The Kingdom of Luba, located in central Africa, thrived from the 15th to 19th century CE and was the first such state in the Congo basin. Skills in ironworking and trade along the Lualaba river in such metals as copper permitted the Luba elite to form a kingdom which spread across and out from the Upemba Depression in what is today southern DR Congo. The Luba Kingdom prospered until it fell into the hands of Belgian colonialists in the late 19th century CE.
The origins of the Kingdom of Luba rose in central Africa around 1300 CE in the southern rain forests of the Shaba, spreading to cover the wet grasslands of the Lake Upemba Depression (in the southern part of today’s Democratic Republic of the Congo, formerly known as Zaire). The Luba kings and oral traditions claimed a past connection with the Shaba area inhabited by the Iron Age Lualaba people. Lualaba sites, the earliest being Kamilamba, date to the 6-7th century CE, and they thrived thanks to local metal deposits, especially copper, which allowed them to trade with other central African peoples using the region's rivers.
The region shows evidence of agriculture prior to 1100 CE and involved the raising of such crops as red sorghum, millet, yams, bananas, beans, sugar-cane, and groundnuts. Rich agricultural land was only available in pockets and in-between these were large uninhabited areas used for hunting. This natural distribution explains why many small but independent chiefdoms sprang up in the region. There was also fishing in lakes and rivers, and the herding of animals such as pigs and horned cattle. Local metal deposits of iron and copper continued to be exploited. Crafts included pottery, basket-making, weaving and the production of salt, palm beer, and copper jewellery. There is evidence of trade and even early currencies in the form of cross-shaped copper ingots, shells, squares of raffia palm, and salt (in the 19th century CE, imported beads became the dominant currency). Luba trade extended to the forests of central Africa, as far south as Zimbabwe, and east to the coast, from where goods came and went across the Indian Ocean.
The UNESCO General History of Africa (Vol. IV) has this to say on the kingdom’s origins:
The Luba kingdom was probably founded before 1500 by a certain Kongolo, near Kalongo, by the fusion of several patrilineal clans. Each clan headed by a chief or kiloto, the ‘owner of slaves’, recognised the king’s authority. The king was surrounded by at least two dignitaries, the guardian of emblems, called inabanza, and the military chief or twite. The ‘sacredness’ or bulopwe of kingship was inherent in the blood which flowed in the veins of the reigning lineage.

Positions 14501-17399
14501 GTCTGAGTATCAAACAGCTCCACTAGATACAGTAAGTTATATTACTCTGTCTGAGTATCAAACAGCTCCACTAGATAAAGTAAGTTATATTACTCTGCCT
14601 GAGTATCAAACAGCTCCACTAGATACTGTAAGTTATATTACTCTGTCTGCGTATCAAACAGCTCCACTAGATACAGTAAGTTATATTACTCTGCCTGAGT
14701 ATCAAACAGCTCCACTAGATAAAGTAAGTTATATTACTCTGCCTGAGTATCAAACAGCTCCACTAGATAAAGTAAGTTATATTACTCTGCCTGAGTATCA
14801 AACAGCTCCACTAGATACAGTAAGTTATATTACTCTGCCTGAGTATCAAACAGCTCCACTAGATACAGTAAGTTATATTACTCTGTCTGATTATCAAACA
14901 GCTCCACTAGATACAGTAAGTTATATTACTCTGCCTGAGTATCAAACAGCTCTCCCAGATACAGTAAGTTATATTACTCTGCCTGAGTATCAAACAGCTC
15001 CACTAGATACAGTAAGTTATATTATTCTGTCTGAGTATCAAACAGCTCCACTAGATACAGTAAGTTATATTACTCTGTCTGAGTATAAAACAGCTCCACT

According to oral legends, the first Luba king Kongolo (meaning Rainbow) was rather cruel but he was civilised by the teachings of a hunter, one Kalala Ilunga, who arrived from the east. This hunter slept with two sisters of the king and one of the children of this union, when grown up, left Luba and sought out his father who had by then left the kingdom. The hunter gave the prince an army and so he returned to depose his cruel uncle and establish just rule in the Kingdom of Luba. In some versions of the myth, Kongolo is killed by Kalala Ilunga and, while there is no nephew, there are two female-led rival tribes to the west. Either marriage or abdication accounts for the joining of these micro-kingdoms into the larger Luba kingdom.
The story of Luba’s founding king may reflect the regional trade and spread of ideas that came with it, perhaps even the Bantu migration which had spread highly-developed language and technology from its origins in southwest Africa to the rest of the continent’s interior. One of the emblems of Luba royal power was double iron bells, which show the ability to make sheet iron and to solder metals. These bells, produced throughout central Africa, are another indicator of the spread of ideas in the region.
Kingship & Government
Prior to c. 1500 CE, the Luba lineage was matrilineal, unlike almost all other societies in central equatorial Africa, but after this date, the Luba also adopted the patrilineal custom. Kings developed from landowners, the most influential of which were also priests of the spirits of the land. Through the further acquisition of neighbouring lands and the joining of small chiefdoms through marriages, these ruling figures developed into a nobility with a king at their head. As kings continued to combine ruling with religious duties, they became revered as sacred figures in themselves. The more agriculture and trade prospered, the greater the surplus of produce which then allowed the wealthier citizens to free themselves from labour and devote themselves to the building of systems of state governance. Land was grabbed from weaker neighbours, regular tribute (in goods or labour) was extracted from conquered tribes, and slaves were captured to further increase agricultural production and free more Lubans from the necessity to work. Criminals may also have been made into slaves. Thus, the infant Kingdom of Luba was born.